There are only 2 ways to live our lives, as victims or as victors. At the cabin of control or at the trenches, because anything else is just denial and a guaranteed way to skew our journey towards fulfillment. And if we don’t understand this, we probably have not understood life yet.
It is an undeniable truth that we are all victims at some point and victimizers at others. At times, when we least expect it we get hurt by those we never thought would hurt us. We rarely see it coming. Others, even when we try our best not to, we hurt those we love. I guess it’s part of the human experience to balance between both edges back and forth. Perhaps that’s exactly what growth and maturity means, to achieve a well-balanced quasi neutral experience between unintentionally hurting others and being hurt.
It is equally true that we are victimizers at some point as well. As the old saying goes,“ we are all bad in someone’s story.” I am sure some would differ on occasions, stating that they acted in self-defense or perhaps were in self-preservation mode. This is because we all interpret events with our own level of awareness and perceptual capacity. I cannot argue with someone who hasn’t experienced any type of loss, how painful it is to cry yourself to sleep at 3 am, and wake up hoping that it was all a bad dream. This experience is simply not in their memory bank, nor engraved in their senses. This type of realization does not happen a priori.
As victims, we ought to grieve and heal, as victimizers we must reflect and mend the harm we’ve caused. As players in both roles, we ought to be transmuted, we must not remain the same. Pain changes people, so does the realization that hurting others hurts us before the other.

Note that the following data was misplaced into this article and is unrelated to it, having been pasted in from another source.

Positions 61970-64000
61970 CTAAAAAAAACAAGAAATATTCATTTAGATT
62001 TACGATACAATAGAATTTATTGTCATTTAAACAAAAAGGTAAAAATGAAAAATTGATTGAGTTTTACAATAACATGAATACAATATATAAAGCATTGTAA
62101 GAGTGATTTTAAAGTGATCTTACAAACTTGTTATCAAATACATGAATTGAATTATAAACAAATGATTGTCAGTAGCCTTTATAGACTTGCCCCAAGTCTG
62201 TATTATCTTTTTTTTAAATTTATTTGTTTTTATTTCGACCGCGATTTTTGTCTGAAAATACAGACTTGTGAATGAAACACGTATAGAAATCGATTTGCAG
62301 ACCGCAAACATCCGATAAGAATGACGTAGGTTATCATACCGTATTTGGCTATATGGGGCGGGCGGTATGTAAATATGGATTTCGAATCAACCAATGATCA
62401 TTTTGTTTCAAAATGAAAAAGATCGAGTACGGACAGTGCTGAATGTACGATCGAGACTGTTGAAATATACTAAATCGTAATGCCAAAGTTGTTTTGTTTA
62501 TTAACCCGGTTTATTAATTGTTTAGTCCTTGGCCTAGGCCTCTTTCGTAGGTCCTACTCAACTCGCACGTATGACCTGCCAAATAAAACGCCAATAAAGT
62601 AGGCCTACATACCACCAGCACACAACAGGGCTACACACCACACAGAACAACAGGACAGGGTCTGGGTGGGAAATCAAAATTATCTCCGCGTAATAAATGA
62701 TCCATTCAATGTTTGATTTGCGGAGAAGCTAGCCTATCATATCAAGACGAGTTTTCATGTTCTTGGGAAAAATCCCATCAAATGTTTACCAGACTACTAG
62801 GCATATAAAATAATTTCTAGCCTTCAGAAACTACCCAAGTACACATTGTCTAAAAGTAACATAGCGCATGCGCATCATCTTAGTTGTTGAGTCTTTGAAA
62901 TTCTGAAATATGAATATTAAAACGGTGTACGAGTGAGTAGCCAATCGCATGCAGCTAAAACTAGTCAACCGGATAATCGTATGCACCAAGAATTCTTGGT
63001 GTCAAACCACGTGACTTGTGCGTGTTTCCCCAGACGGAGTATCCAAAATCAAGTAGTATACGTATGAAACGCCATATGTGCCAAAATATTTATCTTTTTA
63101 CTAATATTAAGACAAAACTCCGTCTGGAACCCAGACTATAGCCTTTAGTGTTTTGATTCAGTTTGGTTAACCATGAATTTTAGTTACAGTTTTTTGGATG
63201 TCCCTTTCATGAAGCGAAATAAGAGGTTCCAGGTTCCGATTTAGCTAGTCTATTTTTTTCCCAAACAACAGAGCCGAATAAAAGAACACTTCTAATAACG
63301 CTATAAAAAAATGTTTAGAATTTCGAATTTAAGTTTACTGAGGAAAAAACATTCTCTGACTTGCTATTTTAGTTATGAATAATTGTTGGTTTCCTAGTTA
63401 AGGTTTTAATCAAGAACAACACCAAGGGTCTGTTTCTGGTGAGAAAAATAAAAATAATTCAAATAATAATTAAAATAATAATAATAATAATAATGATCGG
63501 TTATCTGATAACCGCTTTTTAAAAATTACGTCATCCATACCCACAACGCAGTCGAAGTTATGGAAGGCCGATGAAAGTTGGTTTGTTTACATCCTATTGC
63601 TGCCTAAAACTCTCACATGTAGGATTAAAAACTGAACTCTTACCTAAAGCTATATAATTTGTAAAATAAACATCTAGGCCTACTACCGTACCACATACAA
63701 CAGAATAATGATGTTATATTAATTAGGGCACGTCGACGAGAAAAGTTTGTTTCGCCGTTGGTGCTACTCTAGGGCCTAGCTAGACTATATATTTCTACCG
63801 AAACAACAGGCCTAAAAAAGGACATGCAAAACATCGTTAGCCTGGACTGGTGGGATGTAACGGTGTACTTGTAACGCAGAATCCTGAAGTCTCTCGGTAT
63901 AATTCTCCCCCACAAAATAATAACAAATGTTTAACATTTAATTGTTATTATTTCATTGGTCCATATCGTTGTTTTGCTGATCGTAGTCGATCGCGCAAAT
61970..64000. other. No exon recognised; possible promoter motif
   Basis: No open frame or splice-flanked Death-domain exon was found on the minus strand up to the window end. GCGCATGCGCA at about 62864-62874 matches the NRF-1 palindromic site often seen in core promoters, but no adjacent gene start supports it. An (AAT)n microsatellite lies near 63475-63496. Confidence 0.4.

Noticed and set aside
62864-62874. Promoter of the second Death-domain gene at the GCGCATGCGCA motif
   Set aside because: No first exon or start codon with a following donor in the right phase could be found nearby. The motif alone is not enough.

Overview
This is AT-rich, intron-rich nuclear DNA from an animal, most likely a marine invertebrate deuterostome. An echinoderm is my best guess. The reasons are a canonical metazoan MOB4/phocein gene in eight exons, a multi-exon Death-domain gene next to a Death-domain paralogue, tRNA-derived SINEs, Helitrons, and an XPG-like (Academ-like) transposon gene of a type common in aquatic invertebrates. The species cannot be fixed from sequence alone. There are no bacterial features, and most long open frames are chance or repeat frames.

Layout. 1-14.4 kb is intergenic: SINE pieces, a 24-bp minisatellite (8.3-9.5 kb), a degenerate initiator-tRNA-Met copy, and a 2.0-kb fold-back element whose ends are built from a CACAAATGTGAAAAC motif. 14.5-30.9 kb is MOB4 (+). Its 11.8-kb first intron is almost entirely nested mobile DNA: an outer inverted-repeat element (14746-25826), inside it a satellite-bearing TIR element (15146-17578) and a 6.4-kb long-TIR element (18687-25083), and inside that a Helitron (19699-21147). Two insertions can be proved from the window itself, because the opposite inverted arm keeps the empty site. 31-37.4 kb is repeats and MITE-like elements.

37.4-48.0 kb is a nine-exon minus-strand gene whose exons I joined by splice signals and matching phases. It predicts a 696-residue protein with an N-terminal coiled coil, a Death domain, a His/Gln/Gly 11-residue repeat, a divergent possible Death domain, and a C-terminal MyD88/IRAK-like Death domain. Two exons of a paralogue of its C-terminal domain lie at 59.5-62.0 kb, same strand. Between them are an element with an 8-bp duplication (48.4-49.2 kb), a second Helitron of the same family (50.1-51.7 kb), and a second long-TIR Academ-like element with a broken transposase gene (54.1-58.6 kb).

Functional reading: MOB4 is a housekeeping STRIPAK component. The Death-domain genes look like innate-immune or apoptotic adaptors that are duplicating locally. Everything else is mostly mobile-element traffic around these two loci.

Nonetheless, being entitled to these human experiences by default does not mean we adopt a mindset limited to either. To choose to live in the victim/victimizer cycle is to choose to hurt over and over again. It means to choose to give up on the greatness we were born to be, on the infinite possibilities for happiness that awaits us, and wallow in the sadness of the ghosted memories of what once was and no longer is. It means to keep alive the damage caused by those who passed by our life ungraciously.
Why? Really why?
Adversity is not a home, it’s one of the roads that lead to home. You can slow down if the journey feels overwhelming, you can reach out for help if the load becomes something you cannot bear on your own. I’d even advise you to grab a chair and sit there for some time reflecting. But no matter what, you are not allowed to settle there. Adversity taught me so much about myself, so much about life, and above all so much about the people in my life. It was a sifter for unwelcomed beliefs and people, aspects of my life that no longer served me and hindered my becoming. In the end, I rather believe that I choose to be a victor every day of my journey, even though sometimes I don’t feel like a winner. Some days, I am overburdened by the world, or the nostalgic memories of what will never be. Yet, I accept this fragile part of my humanity, and constantly make the choice and align the effort to continue my journey towards victory; i.e. Growth.